The Directory Store Embodiments

These embodiments are relevant to the detection and correction of errors from the directory store memory particularly, of computer systems, but could be used for smaller memory systems if desired. FIG. 17 illustrates a computer system 160 with a directory store 162 having identifying information for which of the instruction Processor and Input/Output recourses 166 may have access or control over the addresses within main memory 161. In the preferred embodiment computer systems all access to both memories 161 and 162 is controlled by a controller 163 within the memory storage unit 164. There may be several memory storage units (not shown). Access is preferably through a high speed cross bar interconnect 165, although it could be through a bus (not shown) if desired. The invention would apply to both the memory units 161 and 162 in parallel.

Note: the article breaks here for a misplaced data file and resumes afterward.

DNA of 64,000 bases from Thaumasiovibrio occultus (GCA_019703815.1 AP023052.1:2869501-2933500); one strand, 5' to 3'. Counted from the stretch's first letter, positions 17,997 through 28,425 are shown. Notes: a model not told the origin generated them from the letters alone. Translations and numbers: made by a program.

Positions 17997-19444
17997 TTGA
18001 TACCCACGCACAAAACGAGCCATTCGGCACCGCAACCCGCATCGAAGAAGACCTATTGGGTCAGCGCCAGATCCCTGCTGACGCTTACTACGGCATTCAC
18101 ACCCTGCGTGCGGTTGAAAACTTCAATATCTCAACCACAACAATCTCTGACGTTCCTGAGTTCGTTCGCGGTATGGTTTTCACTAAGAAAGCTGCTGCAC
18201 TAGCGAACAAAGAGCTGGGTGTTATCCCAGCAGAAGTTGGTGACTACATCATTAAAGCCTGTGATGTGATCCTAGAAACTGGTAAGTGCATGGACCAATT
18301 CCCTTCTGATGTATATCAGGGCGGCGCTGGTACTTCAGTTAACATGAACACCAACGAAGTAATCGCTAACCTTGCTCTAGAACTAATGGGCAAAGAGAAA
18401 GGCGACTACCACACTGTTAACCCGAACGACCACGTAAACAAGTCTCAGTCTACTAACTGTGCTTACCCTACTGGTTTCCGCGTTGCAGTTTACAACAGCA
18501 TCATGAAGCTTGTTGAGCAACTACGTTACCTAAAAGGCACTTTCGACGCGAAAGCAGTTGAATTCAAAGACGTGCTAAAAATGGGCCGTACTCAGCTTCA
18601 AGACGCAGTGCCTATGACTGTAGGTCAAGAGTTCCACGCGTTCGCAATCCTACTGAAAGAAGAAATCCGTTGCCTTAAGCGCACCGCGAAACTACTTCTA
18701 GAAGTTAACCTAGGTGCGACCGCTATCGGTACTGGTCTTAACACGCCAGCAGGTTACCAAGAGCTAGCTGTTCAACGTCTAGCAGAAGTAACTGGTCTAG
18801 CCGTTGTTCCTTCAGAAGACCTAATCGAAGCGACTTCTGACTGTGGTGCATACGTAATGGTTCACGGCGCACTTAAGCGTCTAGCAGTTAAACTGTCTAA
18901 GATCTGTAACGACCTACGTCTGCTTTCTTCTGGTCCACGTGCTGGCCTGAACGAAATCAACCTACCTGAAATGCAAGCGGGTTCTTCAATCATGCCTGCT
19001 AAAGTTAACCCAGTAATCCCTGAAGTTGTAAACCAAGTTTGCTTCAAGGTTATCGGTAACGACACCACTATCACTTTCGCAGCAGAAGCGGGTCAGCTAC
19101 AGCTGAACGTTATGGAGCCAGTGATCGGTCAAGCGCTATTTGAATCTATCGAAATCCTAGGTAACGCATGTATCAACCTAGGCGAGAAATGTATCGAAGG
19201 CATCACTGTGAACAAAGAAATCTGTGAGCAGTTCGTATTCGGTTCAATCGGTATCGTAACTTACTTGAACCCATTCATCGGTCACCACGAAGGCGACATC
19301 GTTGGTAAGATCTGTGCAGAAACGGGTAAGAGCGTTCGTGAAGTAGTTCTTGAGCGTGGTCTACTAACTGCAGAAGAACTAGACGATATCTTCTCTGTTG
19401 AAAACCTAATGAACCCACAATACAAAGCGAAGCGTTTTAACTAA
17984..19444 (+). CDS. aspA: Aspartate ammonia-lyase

As mentioned previously, the code identified in FIGS. 2A–D and the variations discussed above can be used for delivering the same detection and correction features for a 20-bit memory using only 12 ECC bits. We will use this for our directory store memory in our newest ES7000 technology computer systems from the assignee of this patent, Unisys Corporation. In such systems, a directory storage memory system runs in parallel to the main memory storage system, and so data saved to the directory store memory can be checked in parallel to the main store memory as illustrated by block diagram 300 of FIG. 11. This diagram is illustrating a pair of systems such as that described above with respect to FIG. 4. Thus, the check bit generation block 420A is identical in function to the block of the same name in FIG. 4 numbered 42. A complementary block 420B handles check bit generation for the directory store memory 310B. Thus, the diagram 300 is divided into a side A which is identical in function to FIG. 4 and a side B which describes the parallel (and identically organized) function to that of FIG. 4 for side B, which handles the directory store memory. Diagram 300 also combines several blocks from FIG. 4 for ease of legibility. Thus, on side B, the 20 lines (19 . . . 0) 200 which form the data path into the directory store go through a check bit generator 420A. This is illustrated in greater detail in FIG. 4. This produces a set of 12 check bits on line 201 and the lines 200 also pass into block 310B to the directory store memory. When the directory store memory is read out, it comes out as lines 201′ (the 12 check bits) and line 200′ (the 20 read data bits). The directory store data and the ECC check bits are processed in the Regen and Syndrome compare block 456B, to produce the syndrome for the syndrome decode 478B, and to compare the expected data with the received from memory data on line 200′. If the stored version of the directory store data is good or correctable, it will appear on line 200″. If it is uncorrectable, a signal will be send to the Bad Data Path (BDP) 450, aborting any operation that might use this directory store data. On the A side, main memory data that is uncorrectable will also indicate the segment of memory should not be trusted and will be appropriately handled at the bad data path block 450. The operation for the BDP 450 when the directory store data is bad and uncorrectable is to shut down the operation, since this means the memory system does not know which part of the system owns the memory. If the main memory store data is bad and uncorrectable, one merely has to inform the process that it has bad data. The directory store identifies the owner of the data so it is not possible (except in some limited circumstances) to know what program owns the corrupted data, thus, requiring all operations of the system to be suspended to avoid further contamination.